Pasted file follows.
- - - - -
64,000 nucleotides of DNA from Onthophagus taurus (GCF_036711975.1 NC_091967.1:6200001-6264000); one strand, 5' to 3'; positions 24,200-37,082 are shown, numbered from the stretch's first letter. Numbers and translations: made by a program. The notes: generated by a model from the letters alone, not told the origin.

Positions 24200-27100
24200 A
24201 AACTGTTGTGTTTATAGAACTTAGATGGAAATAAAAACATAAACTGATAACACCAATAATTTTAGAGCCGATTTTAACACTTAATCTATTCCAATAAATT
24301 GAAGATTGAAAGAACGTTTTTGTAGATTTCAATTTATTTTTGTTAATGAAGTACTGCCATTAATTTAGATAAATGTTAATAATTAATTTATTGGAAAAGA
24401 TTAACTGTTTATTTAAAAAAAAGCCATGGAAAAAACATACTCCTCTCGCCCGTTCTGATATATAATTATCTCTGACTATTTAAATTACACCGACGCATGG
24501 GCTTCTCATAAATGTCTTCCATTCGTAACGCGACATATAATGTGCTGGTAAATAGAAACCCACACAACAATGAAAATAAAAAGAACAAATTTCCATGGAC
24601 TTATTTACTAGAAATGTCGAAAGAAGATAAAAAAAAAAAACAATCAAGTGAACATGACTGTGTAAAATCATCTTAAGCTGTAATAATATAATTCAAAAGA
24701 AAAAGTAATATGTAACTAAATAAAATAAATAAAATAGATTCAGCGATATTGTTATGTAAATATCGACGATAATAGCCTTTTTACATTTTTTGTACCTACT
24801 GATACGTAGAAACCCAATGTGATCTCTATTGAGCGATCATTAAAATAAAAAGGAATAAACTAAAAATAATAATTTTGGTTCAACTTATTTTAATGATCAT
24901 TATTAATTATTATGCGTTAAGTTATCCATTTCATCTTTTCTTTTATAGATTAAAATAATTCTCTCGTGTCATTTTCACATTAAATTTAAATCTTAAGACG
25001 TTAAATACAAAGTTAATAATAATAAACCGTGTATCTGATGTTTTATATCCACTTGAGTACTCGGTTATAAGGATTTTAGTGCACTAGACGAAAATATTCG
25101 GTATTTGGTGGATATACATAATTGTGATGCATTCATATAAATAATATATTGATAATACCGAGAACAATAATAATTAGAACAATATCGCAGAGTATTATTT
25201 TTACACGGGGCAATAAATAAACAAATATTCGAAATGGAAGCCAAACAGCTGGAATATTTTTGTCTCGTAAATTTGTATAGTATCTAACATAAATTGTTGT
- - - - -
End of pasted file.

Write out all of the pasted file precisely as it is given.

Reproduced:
64,000 nucleotides of DNA from Onthophagus taurus (GCF_036711975.1 NC_091967.1:6200001-6264000); one strand, 5' to 3'; positions 24,200-37,082 are shown, numbered from the stretch's first letter. Numbers and translations: made by a program. The notes: generated by a model from the letters alone, not told the origin.

Positions 24200-27100
24200 A
24201 AACTGTTGTGTTTATAGAACTTAGATGGAAATAAAAACATAAACTGATAACACCAATAATTTTAGAGCCGATTTTAACACTTAATCTATTCCAATAAATT
24301 GAAGATTGAAAGAACGTTTTTGTAGATTTCAATTTATTTTTGTTAATGAAGTACTGCCATTAATTTAGATAAATGTTAATAATTAATTTATTGGAAAAGA
24401 TTAACTGTTTATTTAAAAAAAAGCCATGGAAAAAACATACTCCTCTCGCCCGTTCTGATATATAATTATCTCTGACTATTTAAATTACACCGACGCATGG
24501 GCTTCTCATAAATGTCTTCCATTCGTAACGCGACATATAATGTGCTGGTAAATAGAAACCCACACAACAATGAAAATAAAAAGAACAAATTTCCATGGAC
24601 TTATTTACTAGAAATGTCGAAAGAAGATAAAAAAAAAAAACAATCAAGTGAACATGACTGTGTAAAATCATCTTAAGCTGTAATAATATAATTCAAAAGA
24701 AAAAGTAATATGTAACTAAATAAAATAAATAAAATAGATTCAGCGATATTGTTATGTAAATATCGACGATAATAGCCTTTTTACATTTTTTGTACCTACT
24801 GATACGTAGAAACCCAATGTGATCTCTATTGAGCGATCATTAAAATAAAAAGGAATAAACTAAAAATAATAATTTTGGTTCAACTTATTTTAATGATCAT
24901 TATTAATTATTATGCGTTAAGTTATCCATTTCATCTTTTCTTTTATAGATTAAAATAATTCTCTCGTGTCATTTTCACATTAAATTTAAATCTTAAGACG
25001 TTAAATACAAAGTTAATAATAATAAACCGTGTATCTGATGTTTTATATCCACTTGAGTACTCGGTTATAAGGATTTTAGTGCACTAGACGAAAATATTCG
25101 GTATTTGGTGGATATACATAATTGTGATGCATTCATATAAATAATATATTGATAATACCGAGAACAATAATAATTAGAACAATATCGCAGAGTATTATTT
25201 TTACACGGGGCAATAAATAAACAAATATTCGAAATGGAAGCCAAACAGCTGGAATATTTTTGTCTCGTAAATTTGTATAGTATCTAACATAAATTGTTGT